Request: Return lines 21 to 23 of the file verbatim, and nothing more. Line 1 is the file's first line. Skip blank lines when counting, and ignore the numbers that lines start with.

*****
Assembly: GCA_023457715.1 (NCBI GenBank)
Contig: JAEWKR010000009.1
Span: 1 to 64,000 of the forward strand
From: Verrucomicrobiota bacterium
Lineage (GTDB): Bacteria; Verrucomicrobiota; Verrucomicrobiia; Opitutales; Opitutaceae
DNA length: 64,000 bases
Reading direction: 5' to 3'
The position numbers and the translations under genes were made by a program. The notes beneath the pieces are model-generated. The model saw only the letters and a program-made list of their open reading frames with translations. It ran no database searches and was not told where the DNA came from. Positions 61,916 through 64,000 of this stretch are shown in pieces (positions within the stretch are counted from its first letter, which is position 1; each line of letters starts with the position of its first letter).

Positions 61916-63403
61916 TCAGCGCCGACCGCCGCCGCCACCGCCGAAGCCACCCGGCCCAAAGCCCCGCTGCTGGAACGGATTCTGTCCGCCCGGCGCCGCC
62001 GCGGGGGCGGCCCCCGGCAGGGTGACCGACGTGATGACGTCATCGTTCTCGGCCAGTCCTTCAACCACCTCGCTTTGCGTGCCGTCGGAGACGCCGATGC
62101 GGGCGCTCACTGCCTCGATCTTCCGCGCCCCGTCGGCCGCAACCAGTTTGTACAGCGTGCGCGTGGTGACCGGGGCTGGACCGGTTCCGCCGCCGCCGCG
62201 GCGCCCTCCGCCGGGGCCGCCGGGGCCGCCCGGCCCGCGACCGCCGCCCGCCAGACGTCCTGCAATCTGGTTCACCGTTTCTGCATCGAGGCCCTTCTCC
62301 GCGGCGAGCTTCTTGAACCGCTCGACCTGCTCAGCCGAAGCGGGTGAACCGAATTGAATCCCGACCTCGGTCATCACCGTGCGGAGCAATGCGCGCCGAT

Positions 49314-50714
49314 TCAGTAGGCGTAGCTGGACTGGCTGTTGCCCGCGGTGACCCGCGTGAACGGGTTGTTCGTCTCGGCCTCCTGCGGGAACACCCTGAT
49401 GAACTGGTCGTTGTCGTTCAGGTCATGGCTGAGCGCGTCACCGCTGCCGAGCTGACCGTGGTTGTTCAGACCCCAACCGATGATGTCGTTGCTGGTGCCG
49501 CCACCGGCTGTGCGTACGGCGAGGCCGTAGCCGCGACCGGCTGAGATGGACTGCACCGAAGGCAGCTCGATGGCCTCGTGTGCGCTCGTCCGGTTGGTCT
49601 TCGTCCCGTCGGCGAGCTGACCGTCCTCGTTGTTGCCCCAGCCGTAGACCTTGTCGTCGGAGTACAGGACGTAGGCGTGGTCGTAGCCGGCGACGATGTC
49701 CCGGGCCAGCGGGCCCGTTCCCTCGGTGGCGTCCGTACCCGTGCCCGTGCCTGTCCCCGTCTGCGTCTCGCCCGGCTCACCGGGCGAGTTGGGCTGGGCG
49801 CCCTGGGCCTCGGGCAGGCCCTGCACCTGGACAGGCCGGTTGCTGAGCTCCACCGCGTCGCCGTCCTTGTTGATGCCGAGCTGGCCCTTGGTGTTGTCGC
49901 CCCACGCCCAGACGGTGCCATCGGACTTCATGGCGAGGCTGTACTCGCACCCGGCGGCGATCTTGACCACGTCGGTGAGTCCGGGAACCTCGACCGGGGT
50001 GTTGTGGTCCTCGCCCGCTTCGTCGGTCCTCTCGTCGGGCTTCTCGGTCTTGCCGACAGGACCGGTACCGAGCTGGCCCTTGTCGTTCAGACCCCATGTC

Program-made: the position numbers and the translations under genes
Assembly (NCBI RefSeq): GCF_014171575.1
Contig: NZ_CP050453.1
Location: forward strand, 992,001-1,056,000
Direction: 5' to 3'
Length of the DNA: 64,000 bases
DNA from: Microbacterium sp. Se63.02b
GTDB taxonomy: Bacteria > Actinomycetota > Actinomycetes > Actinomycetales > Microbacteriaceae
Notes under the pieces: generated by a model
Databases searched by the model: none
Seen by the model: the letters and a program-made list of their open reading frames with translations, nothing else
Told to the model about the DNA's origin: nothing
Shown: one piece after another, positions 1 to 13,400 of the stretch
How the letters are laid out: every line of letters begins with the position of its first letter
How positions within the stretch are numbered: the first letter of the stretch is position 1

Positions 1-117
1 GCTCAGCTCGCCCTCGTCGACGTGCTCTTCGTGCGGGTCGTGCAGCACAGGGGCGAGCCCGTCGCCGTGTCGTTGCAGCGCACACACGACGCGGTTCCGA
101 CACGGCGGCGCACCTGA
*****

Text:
49801 CCCTGGGCCTCGGGCAGGCCCTGCACCTGGACAGGCCGGTTGCTGAGCTCCACCGCGTCGCCGTCCTTGTTGATGCCGAGCTGGCCCTTGGTGTTGTCGC
49901 CCCACGCCCAGACGGTGCCATCGGACTTCATGGCGAGGCTGTACTCGCACCCGGCGGCGATCTTGACCACGTCGGTGAGTCCGGGAACCTCGACCGGGGT
50001 GTTGTGGTCCTCGCCCGCTTCGTCGGTCCTCTCGTCGGGCTTCTCGGTCTTGCCGACAGGACCGGTACCGAGCTGGCCCTTGTCGTTCAGACCCCATGTC